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Sharing Cancer Stories Is a Meaningful Way to Raise Awareness


By going public with the details of their cancer journeys, patients and survivors can pave the way for understanding and support.

Patients with cancer sometimes need to vent, and the things they say can sound frightening to those who haven’t experienced the disease.

But that doesn’t mean there can’t be a conversation: In fact, by sharing stories about their cancer journeys, patients and survivors can start one. By discussing their experiences, those who’ve had cancer can educate both the newly diagnosed and the larger community about the issues that come with the illness and how to discuss them.

The value in publicly sharing these insights was the key takeaway from a May 31 conference on cancer stories hosted in Chicago by The Atlantic magazine.

“The more you talk to other people, the more you realize that patients with cancer don’t get a chance to talk, because people don’t know how to talk to them when they’re saying scary things like ‘I really don’t feel well,’ or ‘I don’t think I can make it through the day’ or ‘I’m not sure I can do the next round of chemo,’” said Josie Leavitt, a comedian and breast cancer survivor from Vermont who was one of the day’s speakers. “Being able to talk about it and share that in a way that’s not judgmental and lets all of us share our stories — that’s where the power comes. We then give everyone who’s not going through cancer the tools to listen better to patients with cancer.”

At the same time, storytelling can help patients through the cancer experience, as Leavitt found when she created a one-woman show about her journey last year.

Motivated to Share

“Knowing I could tell my story made it easier to go through treatment that got increasingly harder,” she said.

In a panel discussion, Leavitt and other speakers explained why they’ve chosen to be open with the public about some very personal experiences.

Matthew Zachary, who had brain cancer in his 20s and later founded Stupid Cancer to help support adolescents and young adults with the disease, agreed with Leavitt that storytelling is an altruistic act.

“I like attention, but I didn’t want this attention,” said Zachary, who told the audience how brain cancer interrupted his career as a concert pianist and ruined his 20s. “The whole point is that I like to be able to help people…the idea (is) that you have the ability to do something you believe is valuable, and storytelling is a way to get that out there.”

Tamika Felder, chief visionary for the patient advocacy group Cervivor, didn’t want to be in the spotlight, either. But after her treatment for cervical cancer, the advocate who had worked as a television producer and considers herself a “natural storyteller” felt compelled to share her story, which involved the surgical removal of the top third of her vagina and the loss of her fertility.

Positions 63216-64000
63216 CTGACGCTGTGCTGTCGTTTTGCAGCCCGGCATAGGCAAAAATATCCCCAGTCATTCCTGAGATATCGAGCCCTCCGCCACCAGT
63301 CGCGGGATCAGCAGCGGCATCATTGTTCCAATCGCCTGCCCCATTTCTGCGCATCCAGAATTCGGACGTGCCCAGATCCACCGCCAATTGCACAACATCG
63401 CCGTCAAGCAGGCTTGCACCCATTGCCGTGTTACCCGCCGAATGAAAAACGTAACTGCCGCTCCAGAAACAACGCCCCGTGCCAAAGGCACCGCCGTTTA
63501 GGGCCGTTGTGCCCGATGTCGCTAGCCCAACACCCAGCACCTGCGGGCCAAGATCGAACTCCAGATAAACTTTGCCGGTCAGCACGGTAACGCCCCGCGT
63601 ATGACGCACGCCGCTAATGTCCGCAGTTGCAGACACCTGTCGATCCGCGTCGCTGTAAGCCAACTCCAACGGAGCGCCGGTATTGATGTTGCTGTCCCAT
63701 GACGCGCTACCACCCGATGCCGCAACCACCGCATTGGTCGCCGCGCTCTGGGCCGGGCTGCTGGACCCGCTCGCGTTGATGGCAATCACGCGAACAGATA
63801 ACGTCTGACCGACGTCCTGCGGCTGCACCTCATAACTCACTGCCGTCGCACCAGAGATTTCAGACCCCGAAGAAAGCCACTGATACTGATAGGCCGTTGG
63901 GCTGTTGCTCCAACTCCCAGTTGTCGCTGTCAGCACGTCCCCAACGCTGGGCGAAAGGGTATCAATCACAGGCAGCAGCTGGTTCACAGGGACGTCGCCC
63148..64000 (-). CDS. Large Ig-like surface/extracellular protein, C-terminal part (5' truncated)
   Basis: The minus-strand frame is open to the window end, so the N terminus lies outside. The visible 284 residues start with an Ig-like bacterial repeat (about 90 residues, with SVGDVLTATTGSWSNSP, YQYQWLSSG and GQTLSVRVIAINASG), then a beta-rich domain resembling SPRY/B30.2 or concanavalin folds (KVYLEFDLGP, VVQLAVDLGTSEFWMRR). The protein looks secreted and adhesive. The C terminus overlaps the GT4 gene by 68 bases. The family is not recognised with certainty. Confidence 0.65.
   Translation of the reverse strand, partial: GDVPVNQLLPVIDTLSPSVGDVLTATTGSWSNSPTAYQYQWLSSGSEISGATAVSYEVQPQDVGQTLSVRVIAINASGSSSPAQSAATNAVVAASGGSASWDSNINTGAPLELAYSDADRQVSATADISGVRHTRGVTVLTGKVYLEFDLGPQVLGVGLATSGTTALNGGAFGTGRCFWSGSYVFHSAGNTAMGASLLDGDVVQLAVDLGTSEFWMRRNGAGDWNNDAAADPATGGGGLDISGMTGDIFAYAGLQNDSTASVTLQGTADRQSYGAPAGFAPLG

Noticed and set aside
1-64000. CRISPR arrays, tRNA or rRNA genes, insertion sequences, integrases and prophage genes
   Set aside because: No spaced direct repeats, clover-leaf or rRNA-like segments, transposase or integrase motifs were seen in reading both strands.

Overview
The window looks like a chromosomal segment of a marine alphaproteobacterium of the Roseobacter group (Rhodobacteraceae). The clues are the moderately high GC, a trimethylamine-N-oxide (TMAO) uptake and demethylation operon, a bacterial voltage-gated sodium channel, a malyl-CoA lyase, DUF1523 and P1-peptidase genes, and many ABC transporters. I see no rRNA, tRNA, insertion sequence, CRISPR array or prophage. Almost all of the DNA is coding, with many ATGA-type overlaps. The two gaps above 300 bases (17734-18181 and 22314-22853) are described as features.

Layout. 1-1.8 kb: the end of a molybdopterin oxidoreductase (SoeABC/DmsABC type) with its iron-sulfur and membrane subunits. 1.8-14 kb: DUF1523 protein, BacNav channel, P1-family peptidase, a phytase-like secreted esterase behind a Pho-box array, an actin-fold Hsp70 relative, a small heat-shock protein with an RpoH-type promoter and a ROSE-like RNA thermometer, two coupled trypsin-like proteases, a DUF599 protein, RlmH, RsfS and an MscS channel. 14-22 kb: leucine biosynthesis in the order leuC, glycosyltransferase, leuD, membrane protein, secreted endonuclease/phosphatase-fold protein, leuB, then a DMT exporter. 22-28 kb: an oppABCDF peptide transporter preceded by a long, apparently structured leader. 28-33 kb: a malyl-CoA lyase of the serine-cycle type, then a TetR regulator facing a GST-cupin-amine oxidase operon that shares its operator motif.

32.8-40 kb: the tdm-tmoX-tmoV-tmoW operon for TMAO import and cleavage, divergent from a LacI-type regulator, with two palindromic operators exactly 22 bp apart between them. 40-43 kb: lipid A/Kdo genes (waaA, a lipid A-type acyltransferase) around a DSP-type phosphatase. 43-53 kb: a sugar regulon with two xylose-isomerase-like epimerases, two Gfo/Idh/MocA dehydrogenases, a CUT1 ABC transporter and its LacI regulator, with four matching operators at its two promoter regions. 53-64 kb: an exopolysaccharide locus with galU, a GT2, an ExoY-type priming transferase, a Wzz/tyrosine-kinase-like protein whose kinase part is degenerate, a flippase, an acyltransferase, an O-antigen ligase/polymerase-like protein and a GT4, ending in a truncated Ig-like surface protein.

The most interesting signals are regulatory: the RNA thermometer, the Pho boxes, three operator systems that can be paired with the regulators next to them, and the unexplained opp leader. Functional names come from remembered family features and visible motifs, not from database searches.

Felder’s public talks were her response to people who considered cervical cancer an “easy cancer — you just get a hysterectomy and you’re fine,” she said. “It’s up to me and my survivor sisters to make it real, to say what brachytherapy is like, and getting your vagina radiated from the inside out. That’s what cancer stories are all about for me.”

She added that, “When we talk about the HPV vaccine and why it’s so important to have a vaccine that prevents (cervical and some other) cancer(s), stories are powerful.”

People respond strongly to those stories, said Jason B. Rosenthal, board chair and advocate with the Amy Krouse Rosenthal Foundation, which funds ovarian cancer research and is named for his late wife.

“When I first spoke about (my caregiver experience) in a way that (allowed me) to control the message, I got such an incredible response from people…(including) those suffering loss and going through grief,” he said. “It inspires me to move forward.”

Getting Personal

He added that, as one of the few men routinely speaking out about this kind of loss, he has found extra meaning in the experience.

Opening up about some of life’s most personal and challenging moments can be very difficult, the speakers said.

“There’s definitely this vulnerability that comes with it, especially when I was dating and knowing someone could search and see that ‘She talks about a sexually transmitted virus all the time, and she’s talking about her vagina — oh, wait a minute, she’s lost part of her vagina: What does that mean?’” Felder recalled. “I’ve had people who can’t deal with that.”

She revealed that she’d been crying just an hour before giving her talk at the conference, because dwelling on the loss of her fertility still upsets her so deeply.

“It rips open something so painful for me,” she said, “and that’s what cancer does: It teaches you how to survive, but it also hurts you and makes you a shell of what you once were.”

Despite that pain, “It’s really important to talk about it and not be the patient with cancer who puts on a brave face and soldiers on,” Leavitt said. “To share that vulnerability is meaningful for the audience, because they know you’re sharing a part of yourself.”

She recalled the response she got when she gave a very candid interview to a local newspaper about how to get through cancer treatment.

“I was really honest, and people were so appreciative of that — they needed it and really embraced it,” she said. “They’re ready to hear what happened, because people don’t know.”

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